I'm getting back into soccer/football myself; I played as a kid in Southern California and Northern Virginia, but drifted away from the game. I wasn't that good, but I had fun with it. I also had family members and other people around me who enjoyed the game, and were good at it. (Other sports, too. One uncle was part of a college championship baseball squad; a cousin was on a high school basketball team that won state.)
My first real exposure to the World Cup was in 1990. It helped that family was visiting with an exchange student, Roscindo, who they were hosting. Roscindo was (presumably still is) from Argentina. We watched the games on the Spanish-language channels in deference to him, because as he pointed out, the English-language broadcasters just weren't as interesting in their comments as the Spanish-language broadcasters.
I'm paying more attention to soccer, with Portland about to become a major-league soccer town. I've learned how many soccer/football fans I know. I've been more and more impressed with the level of play you're capable of getting in this game. It also hits me: there's no "trash time" in soccer. As much as I like American football, the tension can slacken like deflated balls at the end of games. Basketball, too. Soccer's more likely to have drama take place in the last minute than in almost any other game...especially since with the referee's time-tracking that's required due to game delays, the 90-minute mark doesn't necessarily mean the game is finished, so the players have to keep hustling. They run miles in each game, literally. How many miles will players run in the next month?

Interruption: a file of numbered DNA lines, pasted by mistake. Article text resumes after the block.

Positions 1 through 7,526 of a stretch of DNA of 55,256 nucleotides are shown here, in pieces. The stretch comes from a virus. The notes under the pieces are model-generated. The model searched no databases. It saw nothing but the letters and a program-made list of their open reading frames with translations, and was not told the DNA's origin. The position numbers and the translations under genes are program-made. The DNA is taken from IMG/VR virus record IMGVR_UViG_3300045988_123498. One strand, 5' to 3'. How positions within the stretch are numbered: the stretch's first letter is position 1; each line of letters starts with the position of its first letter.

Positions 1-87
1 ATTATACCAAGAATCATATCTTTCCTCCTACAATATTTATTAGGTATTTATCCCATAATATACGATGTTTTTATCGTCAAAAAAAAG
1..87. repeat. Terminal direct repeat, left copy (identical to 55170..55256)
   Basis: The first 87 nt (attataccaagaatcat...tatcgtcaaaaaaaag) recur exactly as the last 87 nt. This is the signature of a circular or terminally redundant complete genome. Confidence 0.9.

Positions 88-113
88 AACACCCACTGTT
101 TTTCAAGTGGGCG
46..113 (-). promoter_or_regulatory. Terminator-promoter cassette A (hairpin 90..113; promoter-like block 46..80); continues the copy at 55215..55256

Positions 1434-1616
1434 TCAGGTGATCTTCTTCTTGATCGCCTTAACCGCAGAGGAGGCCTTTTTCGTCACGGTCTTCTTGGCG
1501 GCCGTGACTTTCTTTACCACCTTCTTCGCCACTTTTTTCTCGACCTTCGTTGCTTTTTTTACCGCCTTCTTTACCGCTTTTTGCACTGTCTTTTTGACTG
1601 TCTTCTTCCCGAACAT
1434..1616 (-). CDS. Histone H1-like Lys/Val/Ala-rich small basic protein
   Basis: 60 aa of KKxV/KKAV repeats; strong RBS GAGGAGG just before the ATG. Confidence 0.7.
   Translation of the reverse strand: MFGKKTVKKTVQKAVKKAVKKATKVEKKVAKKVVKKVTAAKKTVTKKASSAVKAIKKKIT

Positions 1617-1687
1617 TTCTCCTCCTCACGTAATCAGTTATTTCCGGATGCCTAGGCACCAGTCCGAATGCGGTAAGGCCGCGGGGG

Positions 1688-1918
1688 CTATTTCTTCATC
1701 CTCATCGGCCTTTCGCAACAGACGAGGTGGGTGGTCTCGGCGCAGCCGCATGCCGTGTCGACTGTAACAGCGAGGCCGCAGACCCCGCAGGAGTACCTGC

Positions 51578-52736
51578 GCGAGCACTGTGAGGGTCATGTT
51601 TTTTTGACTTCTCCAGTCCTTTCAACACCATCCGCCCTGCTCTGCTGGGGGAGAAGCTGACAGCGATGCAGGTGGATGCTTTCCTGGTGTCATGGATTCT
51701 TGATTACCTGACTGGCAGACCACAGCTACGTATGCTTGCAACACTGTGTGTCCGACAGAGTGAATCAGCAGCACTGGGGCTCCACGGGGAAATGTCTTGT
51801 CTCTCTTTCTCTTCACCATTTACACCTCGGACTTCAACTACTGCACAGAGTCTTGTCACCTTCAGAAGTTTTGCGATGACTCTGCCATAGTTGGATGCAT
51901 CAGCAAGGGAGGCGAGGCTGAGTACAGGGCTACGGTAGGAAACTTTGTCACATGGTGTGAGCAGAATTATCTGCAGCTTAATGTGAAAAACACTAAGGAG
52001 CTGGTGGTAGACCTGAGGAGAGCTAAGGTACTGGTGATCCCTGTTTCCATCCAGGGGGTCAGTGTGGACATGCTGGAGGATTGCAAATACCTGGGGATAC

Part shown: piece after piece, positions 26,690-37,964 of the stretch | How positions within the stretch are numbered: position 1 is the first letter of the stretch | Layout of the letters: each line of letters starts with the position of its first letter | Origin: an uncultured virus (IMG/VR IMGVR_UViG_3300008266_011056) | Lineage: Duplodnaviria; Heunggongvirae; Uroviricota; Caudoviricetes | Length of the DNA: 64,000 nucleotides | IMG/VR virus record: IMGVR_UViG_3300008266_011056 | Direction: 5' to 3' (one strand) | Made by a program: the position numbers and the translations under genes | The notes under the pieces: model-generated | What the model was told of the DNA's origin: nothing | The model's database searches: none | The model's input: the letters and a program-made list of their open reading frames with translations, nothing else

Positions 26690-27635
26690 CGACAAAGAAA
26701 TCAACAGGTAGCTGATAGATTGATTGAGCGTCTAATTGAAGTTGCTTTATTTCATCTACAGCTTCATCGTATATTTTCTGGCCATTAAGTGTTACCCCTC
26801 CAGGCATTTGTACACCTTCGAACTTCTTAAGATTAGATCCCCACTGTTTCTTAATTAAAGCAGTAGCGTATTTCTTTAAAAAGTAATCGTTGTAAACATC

It's World Cup time. Play well, young men.
And even if you don't appreciate soccer/football, you may appreciate this:
Later: More World Cup-related ad goodness, this time Terry Gilliam's 2002 Nike ad that was a BIG reason Elvis's "A Little Less Conversation" got cultural currency again: